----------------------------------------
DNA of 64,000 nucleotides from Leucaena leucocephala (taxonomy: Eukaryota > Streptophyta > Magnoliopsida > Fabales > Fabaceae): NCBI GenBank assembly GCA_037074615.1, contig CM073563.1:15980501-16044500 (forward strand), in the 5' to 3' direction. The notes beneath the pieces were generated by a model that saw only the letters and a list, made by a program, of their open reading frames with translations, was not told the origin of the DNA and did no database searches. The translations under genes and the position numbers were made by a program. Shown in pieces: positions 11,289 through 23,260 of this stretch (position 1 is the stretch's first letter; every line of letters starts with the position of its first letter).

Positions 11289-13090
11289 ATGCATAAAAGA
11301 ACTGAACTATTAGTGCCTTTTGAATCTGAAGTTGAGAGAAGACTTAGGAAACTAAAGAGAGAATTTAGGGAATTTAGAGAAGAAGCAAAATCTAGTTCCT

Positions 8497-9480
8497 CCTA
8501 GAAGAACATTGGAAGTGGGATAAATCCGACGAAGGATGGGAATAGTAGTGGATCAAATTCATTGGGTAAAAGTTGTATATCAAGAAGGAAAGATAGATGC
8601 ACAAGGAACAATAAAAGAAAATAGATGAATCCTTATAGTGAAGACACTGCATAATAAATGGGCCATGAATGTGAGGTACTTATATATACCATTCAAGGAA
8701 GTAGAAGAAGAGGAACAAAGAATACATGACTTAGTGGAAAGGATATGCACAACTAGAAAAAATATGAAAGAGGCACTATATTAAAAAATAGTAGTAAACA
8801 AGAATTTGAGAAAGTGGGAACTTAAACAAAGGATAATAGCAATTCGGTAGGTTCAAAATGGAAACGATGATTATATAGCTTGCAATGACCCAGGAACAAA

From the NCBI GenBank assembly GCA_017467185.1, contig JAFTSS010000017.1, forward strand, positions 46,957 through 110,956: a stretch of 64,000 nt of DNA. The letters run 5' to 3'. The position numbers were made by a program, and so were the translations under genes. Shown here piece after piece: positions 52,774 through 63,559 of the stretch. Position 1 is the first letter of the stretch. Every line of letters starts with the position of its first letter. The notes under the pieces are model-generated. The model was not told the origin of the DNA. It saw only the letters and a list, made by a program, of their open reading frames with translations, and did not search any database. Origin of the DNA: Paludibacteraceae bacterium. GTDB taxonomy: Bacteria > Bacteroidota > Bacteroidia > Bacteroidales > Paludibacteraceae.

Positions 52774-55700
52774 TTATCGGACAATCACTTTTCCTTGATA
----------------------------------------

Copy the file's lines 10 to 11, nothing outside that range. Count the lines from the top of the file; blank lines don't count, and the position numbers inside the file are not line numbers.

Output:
8801 AGAATTTGAGAAAGTGGGAACTTAAACAAAGGATAATAGCAATTCGGTAGGTTCAAAATGGAAACGATGATTATATAGCTTGCAATGACCCAGGAACAAA

From the NCBI GenBank assembly GCA_017467185.1, contig JAFTSS010000017.1, forward strand, positions 46,957 through 110,956: a stretch of 64,000 nt of DNA. The letters run 5' to 3'. The position numbers were made by a program, and so were the translations under genes. Shown here piece after piece: positions 52,774 through 63,559 of the stretch. Position 1 is the first letter of the stretch. Every line of letters starts with the position of its first letter. The notes under the pieces are model-generated. The model was not told the origin of the DNA. It saw only the letters and a list, made by a program, of their open reading frames with translations, and did not search any database. Origin of the DNA: Paludibacteraceae bacterium. GTDB taxonomy: Bacteria > Bacteroidota > Bacteroidia > Bacteroidales > Paludibacteraceae.